Gothic Perfume
black Gothic perfume bottle with spider web

“Her perfume smells like burning leaves. Everyday is Halloween.”-from Type O Negative's song entitled “Black No.1"

What makes a perfume Gothic?

The same thing that makes anything Gothic and that is that all Goths share a love of the dark, romantic and mysterious; whether that be books, films, music or even scents. And if you're a Goth, you're in luck because there are a lot of perfumes & oils that are dark and moody. The sort of scents a Goth typically goes for are woodsy, spicy and musky. In case you don't know, there is a such thing as a fragrance wheel much in the same way there is a colour wheel. The fragrance wheel breaks down the types of fragrances into four categories: Fresh (citrus, fruity, green, water), Floral (floral, soft floral, floral oriental), Oriental (soft oriental, oriental, woody oriental) and Woody (woods, mossy woods, dry woods). Goths tend to go for the Oriental and Woody fragrances which can be described as warm scents rather than fresh scents.

Oriental Scents

“The oriental fragrance family consists of rich exotic scents. When you think of oriental scents think herbs and spices or dry, powdery, resin notes. Opulent and heady, these notes are often times softened with amber or sweet notes. It’s common to describe this family as exotic and seductive.”

Woody Scents

“Woody perfumes are usually warm and opulent, mixing incense-like fragrances like sandalwood and patchouli with drier notes like cedar. To tone down the warmth of these notes, fragrances will sometimes incorporate some fresh notes like citrus or floral. Notes in this family can be described as coniferous or woody and bitter.” - -www.fragrancex.com/blog/fragrance-wheel

The scents we Goths tend to avoid are the fresh and light floral or citrus scents. However, there are often floral or citrus notes included in Gothy fragrances – they tend to add a slight hint of sweetness to a dark scent; which can be nice. A few examples of such hints of sweetness are: vanilla, jasmine or honey. Goths also like scents that remind them of the things that they love such as Autumn, Halloween and woods.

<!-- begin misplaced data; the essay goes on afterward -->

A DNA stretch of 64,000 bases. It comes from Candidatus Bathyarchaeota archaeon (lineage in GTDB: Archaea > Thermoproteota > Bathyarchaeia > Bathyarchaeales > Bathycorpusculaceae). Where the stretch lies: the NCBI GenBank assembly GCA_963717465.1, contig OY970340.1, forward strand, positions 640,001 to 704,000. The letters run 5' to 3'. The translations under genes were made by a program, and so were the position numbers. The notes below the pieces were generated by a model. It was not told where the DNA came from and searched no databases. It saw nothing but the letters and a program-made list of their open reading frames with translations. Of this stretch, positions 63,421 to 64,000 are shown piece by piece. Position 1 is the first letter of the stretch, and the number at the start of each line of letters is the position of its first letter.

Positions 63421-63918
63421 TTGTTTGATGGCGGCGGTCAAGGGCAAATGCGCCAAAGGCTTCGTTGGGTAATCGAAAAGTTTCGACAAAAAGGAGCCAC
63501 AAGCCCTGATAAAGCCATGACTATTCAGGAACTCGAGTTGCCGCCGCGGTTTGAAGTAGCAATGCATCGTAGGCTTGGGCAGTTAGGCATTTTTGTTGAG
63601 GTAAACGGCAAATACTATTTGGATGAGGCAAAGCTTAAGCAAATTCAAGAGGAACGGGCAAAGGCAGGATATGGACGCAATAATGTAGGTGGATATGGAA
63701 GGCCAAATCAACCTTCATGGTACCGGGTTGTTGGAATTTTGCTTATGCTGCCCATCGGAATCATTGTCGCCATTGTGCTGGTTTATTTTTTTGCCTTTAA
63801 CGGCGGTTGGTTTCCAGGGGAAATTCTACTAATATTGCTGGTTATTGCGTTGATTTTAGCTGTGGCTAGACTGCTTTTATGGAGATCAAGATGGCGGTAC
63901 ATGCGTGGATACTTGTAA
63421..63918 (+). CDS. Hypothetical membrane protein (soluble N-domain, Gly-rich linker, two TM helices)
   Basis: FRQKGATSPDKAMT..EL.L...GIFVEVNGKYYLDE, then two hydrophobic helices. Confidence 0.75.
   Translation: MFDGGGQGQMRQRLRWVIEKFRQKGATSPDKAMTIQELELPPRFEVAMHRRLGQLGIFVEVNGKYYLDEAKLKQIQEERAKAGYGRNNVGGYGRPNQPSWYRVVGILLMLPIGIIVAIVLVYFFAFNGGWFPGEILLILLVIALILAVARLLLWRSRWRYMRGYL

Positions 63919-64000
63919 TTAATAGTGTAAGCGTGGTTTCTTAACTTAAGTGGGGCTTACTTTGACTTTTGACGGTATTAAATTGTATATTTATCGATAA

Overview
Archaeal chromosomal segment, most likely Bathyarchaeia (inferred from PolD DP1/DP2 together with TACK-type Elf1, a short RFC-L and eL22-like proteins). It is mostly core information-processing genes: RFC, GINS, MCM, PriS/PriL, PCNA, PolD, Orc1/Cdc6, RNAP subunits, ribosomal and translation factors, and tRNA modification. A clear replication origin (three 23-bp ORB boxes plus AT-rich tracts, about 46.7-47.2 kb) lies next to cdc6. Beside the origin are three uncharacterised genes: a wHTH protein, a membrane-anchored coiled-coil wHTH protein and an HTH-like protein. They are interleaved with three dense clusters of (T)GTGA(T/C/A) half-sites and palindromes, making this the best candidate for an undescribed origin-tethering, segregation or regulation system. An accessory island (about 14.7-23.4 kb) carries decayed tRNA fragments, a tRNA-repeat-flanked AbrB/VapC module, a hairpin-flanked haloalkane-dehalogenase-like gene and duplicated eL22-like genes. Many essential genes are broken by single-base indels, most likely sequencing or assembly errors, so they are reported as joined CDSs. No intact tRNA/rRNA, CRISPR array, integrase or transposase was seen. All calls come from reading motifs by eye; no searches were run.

This is from Wikipedia:

“Various suggestions have been put forth about the relationship between a person's favourite scent family and their personality. Stephen V. Dowthwaite, founder of PerfumersWorld, claimed that "Our choices in perfume are influenced by the image we want to portray." According to Dowthwaite, very feminine personalities gravitate toward Florals while very masculine personalities prefer the Woody family. Young people tend to like fruity, creamy, and vanilla scents, young adults prefer citrus and metallic scents, and mature adults enjoy heavy white flowers and Chypres. Elegant, sophisticated personalities enjoy aldehydes, powdery notes and leathers, while earthy, practical personalities prefer tobacco, spice and green notes.”-https://en.wikipedia.org/wiki/Fragrance_wheel

Some of the fragrances I like are for men as I don't go for the more floral scents that are generally considered feminine. Which is fine, I am happy to wear a masculine scent if that is the scent that appeals to me.

What are some of your favourite scents?

Some scents I have loved for years are Dior's Hypnotic Poison, Lady Gaga's Fame, The Body Shop's coconut perfume oil and Mystic Forest (Earth) - Essential Essences Oils. I find that it's good to have a few different scents for different moods. The one I tend to wear most is Hypnotic Poison. The one I think lasts longest on me is Mystic Forest (Earth) which is an oil rather than a spray-on perfume. My latest finds I love are Anna Sui's Night of Fancy and Cucumber Melon perfume oil from bestperfumeoils.com. I imagine cucumber and melon sounds like a strange scent but it smells amazing. Mostly it smells of honeydew melon.

How do I find my dream scent?

I would start by making a list of scents that appeal to you. Scents that you have smelled before and loved or maybe even scents that remind you of a time of year or a place such as a musty cathedral that smells of incense and old wood. Do you love the smell of the sea? The smell of rain? Is there a food you love the smell of? What does your favourite shampoo or lotion smell like? After you make the list, do some online research on scents that fit what you are looking for. Then if you can, take a list of perfumes you want to smell and go to the perfume section of a department store or a pharmacy and smell them. Take notes and narrow down your list. It's hard to smell the perfumes just from sniffing the bottle – you really need to spray some on your wrist or on a bit of paper. Often perfume stores have bits of paper you can use called perfume test strips. Ask them. This is great because you can then take home the test strips and see how the perfume develops and lasts. Once you have narrowed down your list, rather than buying a whole bottle if you are still unsure – you can by small testers of the perfume you like. That way you can actually wear it for a whole day and see how it works on you. It is said that the same perfume can smell different on different people depending on their chemistry.

How do I wear perfume?

The Skin